Saturday, June 14, 2014

June 14 Alan Lasser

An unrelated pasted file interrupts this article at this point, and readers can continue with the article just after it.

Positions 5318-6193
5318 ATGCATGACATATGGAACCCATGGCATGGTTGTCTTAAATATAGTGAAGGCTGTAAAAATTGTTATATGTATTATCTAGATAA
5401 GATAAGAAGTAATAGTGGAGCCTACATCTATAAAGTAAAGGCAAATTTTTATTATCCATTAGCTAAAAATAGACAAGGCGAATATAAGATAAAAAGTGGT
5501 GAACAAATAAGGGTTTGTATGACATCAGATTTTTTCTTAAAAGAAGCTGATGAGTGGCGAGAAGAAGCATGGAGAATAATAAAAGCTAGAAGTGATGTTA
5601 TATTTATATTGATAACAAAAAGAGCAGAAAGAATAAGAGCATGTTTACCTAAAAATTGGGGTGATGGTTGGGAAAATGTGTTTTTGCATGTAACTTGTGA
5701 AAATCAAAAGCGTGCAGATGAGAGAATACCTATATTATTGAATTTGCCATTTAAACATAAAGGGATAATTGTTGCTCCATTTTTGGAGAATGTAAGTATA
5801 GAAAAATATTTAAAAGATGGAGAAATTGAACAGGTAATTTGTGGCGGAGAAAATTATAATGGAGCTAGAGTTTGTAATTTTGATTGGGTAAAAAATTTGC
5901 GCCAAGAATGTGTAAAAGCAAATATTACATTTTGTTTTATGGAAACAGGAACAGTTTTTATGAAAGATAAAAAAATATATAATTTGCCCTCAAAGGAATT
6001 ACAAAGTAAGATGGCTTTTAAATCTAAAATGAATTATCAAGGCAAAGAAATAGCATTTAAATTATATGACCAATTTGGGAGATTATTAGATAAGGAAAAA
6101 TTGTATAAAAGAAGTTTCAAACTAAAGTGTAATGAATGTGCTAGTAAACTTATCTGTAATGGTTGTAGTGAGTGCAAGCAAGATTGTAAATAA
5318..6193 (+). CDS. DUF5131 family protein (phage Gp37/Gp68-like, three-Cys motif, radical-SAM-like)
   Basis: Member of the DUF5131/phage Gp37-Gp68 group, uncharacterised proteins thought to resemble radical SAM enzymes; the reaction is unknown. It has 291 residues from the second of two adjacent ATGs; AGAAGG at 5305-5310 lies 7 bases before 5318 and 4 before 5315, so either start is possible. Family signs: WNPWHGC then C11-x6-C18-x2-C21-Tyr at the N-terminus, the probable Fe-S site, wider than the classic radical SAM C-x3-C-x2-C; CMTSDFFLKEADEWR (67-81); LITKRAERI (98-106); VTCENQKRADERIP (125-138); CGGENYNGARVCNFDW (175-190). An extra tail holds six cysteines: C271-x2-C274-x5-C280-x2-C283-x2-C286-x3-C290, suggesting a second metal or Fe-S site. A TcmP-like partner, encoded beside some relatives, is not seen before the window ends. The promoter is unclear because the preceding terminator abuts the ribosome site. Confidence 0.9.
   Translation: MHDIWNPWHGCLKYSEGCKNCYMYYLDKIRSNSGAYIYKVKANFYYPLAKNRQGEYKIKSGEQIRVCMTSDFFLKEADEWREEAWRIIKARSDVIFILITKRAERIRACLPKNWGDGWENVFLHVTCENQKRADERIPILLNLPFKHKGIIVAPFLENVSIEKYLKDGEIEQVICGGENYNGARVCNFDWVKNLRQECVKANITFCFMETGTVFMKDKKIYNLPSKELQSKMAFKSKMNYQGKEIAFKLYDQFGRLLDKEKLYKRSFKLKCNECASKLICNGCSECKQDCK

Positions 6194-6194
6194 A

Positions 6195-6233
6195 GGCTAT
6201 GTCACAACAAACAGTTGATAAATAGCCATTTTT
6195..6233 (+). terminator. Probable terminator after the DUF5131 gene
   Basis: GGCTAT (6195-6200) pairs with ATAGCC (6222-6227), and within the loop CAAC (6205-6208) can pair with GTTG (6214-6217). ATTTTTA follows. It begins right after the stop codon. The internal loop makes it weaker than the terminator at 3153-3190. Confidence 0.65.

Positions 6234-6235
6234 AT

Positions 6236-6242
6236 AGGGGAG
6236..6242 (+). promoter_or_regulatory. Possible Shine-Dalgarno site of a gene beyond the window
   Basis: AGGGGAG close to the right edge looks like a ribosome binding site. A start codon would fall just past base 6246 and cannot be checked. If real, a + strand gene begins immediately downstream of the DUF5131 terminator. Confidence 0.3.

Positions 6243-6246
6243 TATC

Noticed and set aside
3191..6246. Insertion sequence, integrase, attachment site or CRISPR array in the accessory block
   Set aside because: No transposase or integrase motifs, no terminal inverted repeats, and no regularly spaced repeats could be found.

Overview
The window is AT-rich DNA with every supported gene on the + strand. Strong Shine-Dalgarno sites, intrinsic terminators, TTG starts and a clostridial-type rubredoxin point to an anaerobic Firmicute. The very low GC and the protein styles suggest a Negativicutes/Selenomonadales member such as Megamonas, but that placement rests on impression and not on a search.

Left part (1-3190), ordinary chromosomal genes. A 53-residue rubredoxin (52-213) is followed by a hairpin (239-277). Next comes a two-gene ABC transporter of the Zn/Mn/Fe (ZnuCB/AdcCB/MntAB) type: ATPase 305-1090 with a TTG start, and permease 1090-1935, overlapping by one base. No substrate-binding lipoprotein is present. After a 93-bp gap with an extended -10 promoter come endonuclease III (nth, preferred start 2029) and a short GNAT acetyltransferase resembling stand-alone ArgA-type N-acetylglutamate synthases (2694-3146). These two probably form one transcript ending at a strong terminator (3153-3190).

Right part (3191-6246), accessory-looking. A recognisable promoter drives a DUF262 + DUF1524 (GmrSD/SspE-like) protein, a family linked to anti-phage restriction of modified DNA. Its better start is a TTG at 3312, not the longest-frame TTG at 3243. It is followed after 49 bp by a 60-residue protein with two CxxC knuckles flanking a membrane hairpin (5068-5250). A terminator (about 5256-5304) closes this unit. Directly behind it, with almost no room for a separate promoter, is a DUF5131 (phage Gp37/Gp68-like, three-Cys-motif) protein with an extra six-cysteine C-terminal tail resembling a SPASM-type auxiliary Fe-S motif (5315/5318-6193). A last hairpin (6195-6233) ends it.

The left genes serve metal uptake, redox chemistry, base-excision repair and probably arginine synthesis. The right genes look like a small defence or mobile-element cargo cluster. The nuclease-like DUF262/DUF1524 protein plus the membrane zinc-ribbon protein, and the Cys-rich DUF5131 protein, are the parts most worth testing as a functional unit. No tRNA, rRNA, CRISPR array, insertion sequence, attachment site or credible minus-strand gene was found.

The broadcast of the games of the National Open can be found at Rounds are at 12 and 6:30 today and tomorrow. I see the games are also on I'm hoping that this is the year that they finally start broadcasting the NY International held at the Marshall. Check at 7 pm on the 18th for clues, but so far the Marshall tournaments have yet to be seen by internet chess fans. || Our old bughouse pal and former tournament director of the Orange Bughouse Club won last Saturday’s game/45 Quads at the Fairfield County Chess Club thanks to this last round victory. Patrick Zhur-Ryan Young 6/7/14 FCCC Sat G/45 Quads 0-1 1.e4 e6 2.d4 d5 3.Nc3 Bb4 4.e5 c5 5.Bd2 Ne7 6.a3 Bxc3 7.Bxc3 cxd4 8.Bxd4 Nbc6 9.c3 Ng6 10.Nf3 Qc7 11.Bb5 Bd7 12.Qe2 a6 13.Ba4?! -0.61/19 13.Bxc6 +0.01/20 13...Bxc6 14.Qc2 O-O 13...O-O?! -0.07/21 13...Ncxe5 -0.61/19 14.Nxe5 Bxa4 15.Nxg6 hxg6 16.Be5 Qe7 17.Qd2 f6 18.Bg3 O-O 19.O-O Bb3 20.f4 e5 21.Rfe1 e4 22.Bf2 Qe6 23.Bd4 Qf5 14.Bc2?! -0.57/22 14.Bxc6 -0.07/21 14...Bxc6 15.Qe3 Ba4 16.O-O Rfc8 17.Rfc1 Qe7 18.Rab1 Bb5 19.Bb6 a5 20.Nd4 Bd7 14...Rac8?! -0.03/23 14...Nxd4 -0.57/22 15.cxd4 Rfc8 16.Bxg6 fxg6 17.Qd2 Qc4 18.b3 Qxb3 19.O-O Rc2 15.Bxg6 fxg6 16.O-O Na5 17.Rfe1 Bb5 18.Qc2?! -0.46/20 18.Qd1 -0.20/21 18...Rf5 19.a4 Bd7 20.b3 Rcf8 21.Rc1 Rxf3 22.gxf3 18...Qe7?! -0.20/19 18...Rxf3 -0.46/20 19.gxf3 Rf8 20.b3 Be8 21.Rad1 g5 22.Re3 Bh5 23.Rd2 Bxf3 24.c4 dxc4 25.b4 Nc6 26.Qxc4 Bd5 27.Qc1 Qf7 28.Bc5 Rd8 29.Bb6 Rd7 30.Qd1 Qf4 31.Qe2 Bf3 19.b4?! -0.60/22 19.a4 -0.20/19 19...Bd7 20.Qd3 Rf5 21.Nd2 Qh4 22.b3 Nc6 23.Nf3 Qh5 24.h3 Rf4 19…Rxf3 20.gxf3 Qg5+ 21.Kh1 Nc6?! -0.02/24 21...Nc4 -0.35/23 22.a4 Bd7 23.Rg1 Qh5 24.Qe2 Rf8 25.Rg3 b6 22.Qc1 Qh5 23.Qe3?! -0.31/25 23.Qf4 +0.23/22 23...g5 24.Qg4 Qf7 25.a4 Bc4 26.Bc5 h6 27.a5 Bd3 28.Qg3 Bc2 29.Rec1 Bg6 30.Kg2 Bh5 31.Re1 23…Rf8 24.f4 g5 25.f5? -2.35/24 25.fxg5 -0.90/23 25...Rf3 26.Qd2 Qh4 27.Rg1 Bd3 28.Rg2 Be4 29.Kg1 Rh3 30.f4 Bxg2 31.Qxg2 Nxd4 32.cxd4 Rd3 33.Rf1 Rxd4 34.Qf3 Rc4 35.Rf2 Rc1+ 36.Rf1 Rc2 25…Rxf5 26.Rg1 Ne7 27.Qg3? -6.07/27 27.Rg3 -2.25/22 27...Be2 28.Rag1 h6 29.Kg2 Ng6 30.h3 Nh4+ 31.Kh2 Nf3+ 32.Kg2 Nxg1 33.Kxg1 Bf3 34.Qd3 g4 35.Qf1 Rf4 36.Qc1 Re4 27…Be2 28.h3? -11.53/26 28.Rg2 -6.07/26 28...Bf3 29.Re1 Rf4 30.Re3 Bxg2+ 31.Qxg2 Nf5 32.Rh3 Qd1+ 33.Qg1 Qe2 34.Rg3 g4 35.a4 Nxg3+ 28...Rf3 0-1 PHOTO: Steve Jobs